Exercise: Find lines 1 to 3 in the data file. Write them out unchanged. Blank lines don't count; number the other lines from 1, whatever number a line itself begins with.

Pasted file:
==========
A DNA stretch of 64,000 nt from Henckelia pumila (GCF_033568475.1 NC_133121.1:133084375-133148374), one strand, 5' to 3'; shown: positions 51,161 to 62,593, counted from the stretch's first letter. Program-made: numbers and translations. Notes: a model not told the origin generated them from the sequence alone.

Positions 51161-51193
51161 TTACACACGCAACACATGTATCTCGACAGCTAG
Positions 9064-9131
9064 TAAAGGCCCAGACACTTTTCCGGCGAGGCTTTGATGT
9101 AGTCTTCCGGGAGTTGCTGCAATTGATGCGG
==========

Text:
A DNA stretch of 64,000 nt from Henckelia pumila (GCF_033568475.1 NC_133121.1:133084375-133148374), one strand, 5' to 3'; shown: positions 51,161 to 62,593, counted from the stretch's first letter. Program-made: numbers and translations. Notes: a model not told the origin generated them from the sequence alone.

Positions 51161-51193
51161 TTACACACGCAACACATGTATCTCGACAGCTAG